Before the screening of the final chapter of the Twilight series — The Twilight Saga: Breaking Dawn - Part II — I chatted with a devotee of the Stephenie Meyer novels, who encouraged me to read the books, which she preferred to the movies for a variety of reasons that I’m in no position to judge. I haven’t read any of Meyers’s books, and, despite encouragement from a perfectly nice fan, I plan to keep it that way.
On screen, the series wraps with a multitude of soggy scenes that build toward a climactic final battle as Hollywood bids farewell to Bella and Edward, who, by this time, have been joined in matrimony.
PG-13 for sequences of violence including disturbing images, some sensuality and partial nudity
For 27 years, Robert Denerstein was the film critic at The Rocky Mountain News. Read more of Robert's reviews at Denerstein Unleashed.
The movie begins with Bella awakening after her conversion from human to vampire. It seems that Bella and Edward also have become parents of a daughter, Renesmee. It’s just here that the movie sinks its teeth into the semblance of a plot: The Volturi — nose-in-the-air vampires who reside in Italy — want to snuff out poor Renesmee because they think kiddie vampires are so uncontrollably destructive, they’re likely to give more decorous vampires a bad name.
But Renesmee is only half vampire. She’s not immortal. And it’s up to the Cullen clan of vamps either to persuade the Volturi that Renesmee poses no threat or to battle them to the death, with a little help from werewolf friends. Or something like that.
I find it nearly impossible to pay close attention to the story points in these movies because I’m too busy waiting for what have become a series of obligatory audience responses — oohs, ahs and screaming, not at the horror of a vampiric threat, but at the sight of Taylor Lautner revealing his carefully sculpted abs.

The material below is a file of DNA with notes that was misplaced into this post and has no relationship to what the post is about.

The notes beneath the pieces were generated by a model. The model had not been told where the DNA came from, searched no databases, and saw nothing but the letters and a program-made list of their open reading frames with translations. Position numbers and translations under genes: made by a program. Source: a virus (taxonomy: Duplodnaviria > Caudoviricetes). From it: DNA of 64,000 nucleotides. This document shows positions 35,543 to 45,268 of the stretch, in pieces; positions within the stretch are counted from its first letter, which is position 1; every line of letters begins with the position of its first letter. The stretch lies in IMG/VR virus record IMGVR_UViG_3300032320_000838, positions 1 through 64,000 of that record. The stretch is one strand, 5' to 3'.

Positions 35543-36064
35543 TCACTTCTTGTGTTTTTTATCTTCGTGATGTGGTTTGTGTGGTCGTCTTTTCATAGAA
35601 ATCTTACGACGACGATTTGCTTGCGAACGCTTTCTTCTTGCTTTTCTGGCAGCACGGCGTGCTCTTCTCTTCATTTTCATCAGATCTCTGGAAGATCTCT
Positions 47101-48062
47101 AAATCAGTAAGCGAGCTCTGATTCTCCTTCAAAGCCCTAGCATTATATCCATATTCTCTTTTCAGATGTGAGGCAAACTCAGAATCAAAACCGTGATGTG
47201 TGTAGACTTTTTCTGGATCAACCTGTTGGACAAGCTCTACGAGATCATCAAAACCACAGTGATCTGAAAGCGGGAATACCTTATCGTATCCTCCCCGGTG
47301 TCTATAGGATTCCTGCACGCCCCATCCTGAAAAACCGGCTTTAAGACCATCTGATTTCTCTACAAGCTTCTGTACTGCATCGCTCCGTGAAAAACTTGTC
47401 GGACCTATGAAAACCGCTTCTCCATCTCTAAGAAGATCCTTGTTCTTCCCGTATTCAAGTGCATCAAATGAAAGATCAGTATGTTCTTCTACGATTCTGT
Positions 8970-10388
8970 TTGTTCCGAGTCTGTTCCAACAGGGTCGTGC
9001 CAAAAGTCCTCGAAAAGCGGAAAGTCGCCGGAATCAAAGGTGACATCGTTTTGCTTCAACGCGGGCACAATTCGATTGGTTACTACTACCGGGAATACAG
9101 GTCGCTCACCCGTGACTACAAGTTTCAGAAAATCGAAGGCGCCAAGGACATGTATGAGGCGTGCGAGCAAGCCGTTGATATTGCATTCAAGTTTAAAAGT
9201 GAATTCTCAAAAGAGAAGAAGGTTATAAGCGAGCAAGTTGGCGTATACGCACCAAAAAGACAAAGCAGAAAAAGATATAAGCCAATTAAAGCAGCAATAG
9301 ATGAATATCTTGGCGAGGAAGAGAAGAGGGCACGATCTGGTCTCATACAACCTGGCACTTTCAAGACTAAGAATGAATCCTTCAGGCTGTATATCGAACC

This time, Lautner’s Jacob — a werewolf — spends a lot of time hanging around the Cullen clan because he has “imprinted” himself on young Renesmee, who grows to maturity at an alarmingly fast rate. It takes Bella time to accept the fact that Jacob will retain a lifetime connection to her daughter.
The movie has a full plate: It must somehow settle things between Bella and her father; it must set Renesmee on some sort of life course, and it must let us know that Bella and Edward will remain undead in some perpetual happily-ever-after.
Director Bill Condon has some fun showing how Bella discovers her vampiric powers. Her senses are heightened. She develops extraordinary strength. Like other vampires, she also can move at hyper-speeds. My favorite lesson: Bella has to learn how to make believe that she’s breathing so that she can pass as a human when necessary.
By now, the cast has become comfortably familiar. Robert Pattinson’s Edward gets gets to watch as Kristen Stewart’s Bella evolves as a vampire, but he’s still capable of falling into moments of swooning adoration. Stewart grows Bella’s confidence as she masters a new skill set.
As head of the Volturi, Michael Sheen gives the movie’s most archly entertaining performance.
The Twilight series has proven itself critic proof. Its fans don’t care what critics think — and they’ve turned out in large enough numbers to create a phenomenon that has sustained high box-office levels since 2008.
The most enduring lesson I learned came in the final chapter when it became apparent that vampires can be killed by ripping their heads off and throwing them into a fire. No stakes through the heart for these folks.
As for love between Bella and Edward — which oozes adolescent ache like an overripe piece of fruit that’s being squeezed too hard — I bid it a fond, if relieved, farewell. Unlike the movie’s legions of fans, I have no desire to see it go on forever.